The nation’s immigrant population reached 40 million last year for the first time in history, according to the Center for Immigrant Studie
Based on data collected by the Census Bureau, the Center's analysis found that even though there was a net decline in U.S. jobs during the last decade, there was “little or no effect on immigrant arrivals, whether legal or illegal. Nearly 14 million new immigrants settled in the United States between 2000 and 2010, “making it the highest decade of immigration in American history,” according to a report on the study released Thursday.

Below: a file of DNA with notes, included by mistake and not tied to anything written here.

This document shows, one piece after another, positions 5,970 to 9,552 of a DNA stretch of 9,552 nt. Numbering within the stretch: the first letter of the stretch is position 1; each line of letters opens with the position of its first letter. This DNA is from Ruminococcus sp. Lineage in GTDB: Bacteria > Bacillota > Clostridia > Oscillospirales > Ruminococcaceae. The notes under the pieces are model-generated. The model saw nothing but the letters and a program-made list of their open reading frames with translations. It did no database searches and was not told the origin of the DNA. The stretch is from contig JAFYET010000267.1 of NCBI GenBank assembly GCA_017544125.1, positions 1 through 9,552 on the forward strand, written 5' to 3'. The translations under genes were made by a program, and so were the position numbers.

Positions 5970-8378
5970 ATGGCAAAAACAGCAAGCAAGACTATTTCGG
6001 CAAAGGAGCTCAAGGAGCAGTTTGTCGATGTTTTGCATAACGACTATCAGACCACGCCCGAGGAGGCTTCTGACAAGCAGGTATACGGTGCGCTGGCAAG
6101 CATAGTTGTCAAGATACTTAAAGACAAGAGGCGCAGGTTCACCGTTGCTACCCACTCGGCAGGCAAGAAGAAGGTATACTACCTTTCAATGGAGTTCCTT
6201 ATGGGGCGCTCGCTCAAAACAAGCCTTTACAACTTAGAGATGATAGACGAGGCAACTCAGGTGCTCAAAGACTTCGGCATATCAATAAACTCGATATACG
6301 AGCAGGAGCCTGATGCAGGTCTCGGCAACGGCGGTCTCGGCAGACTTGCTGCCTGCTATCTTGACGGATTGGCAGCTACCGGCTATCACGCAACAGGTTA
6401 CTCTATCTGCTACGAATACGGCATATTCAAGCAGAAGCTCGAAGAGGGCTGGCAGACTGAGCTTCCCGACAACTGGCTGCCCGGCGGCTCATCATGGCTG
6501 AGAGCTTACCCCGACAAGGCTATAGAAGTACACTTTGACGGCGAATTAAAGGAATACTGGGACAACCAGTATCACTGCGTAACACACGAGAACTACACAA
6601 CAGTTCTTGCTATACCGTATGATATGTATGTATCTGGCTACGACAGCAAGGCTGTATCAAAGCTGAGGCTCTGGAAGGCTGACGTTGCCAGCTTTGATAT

“In contrast, from 1990 to 2000, job growth exceeded 20 million and slightly fewer immigrants (13.2 million) arrived” in the country, the report stated.
The population increase was primarily driven by legal entries, which accounts for the fact that three fourths of all immigrants living in the United States now have the right to be here.
Overall, the study found that the immigrant population grew nationwide by 28 percent between 2000 and 2010. But it doubled in 17 states that already had heavy immigrant concentrations. Those states: Alabama, Arizona, Arkansas, Colorado, Delaware, Georgia, Indiana, Iowa, Kentucky, Nebraska, Nevada, North Carolina, Minnesota, Oklahoma, South Carolina, and Tennessee, and Utah.
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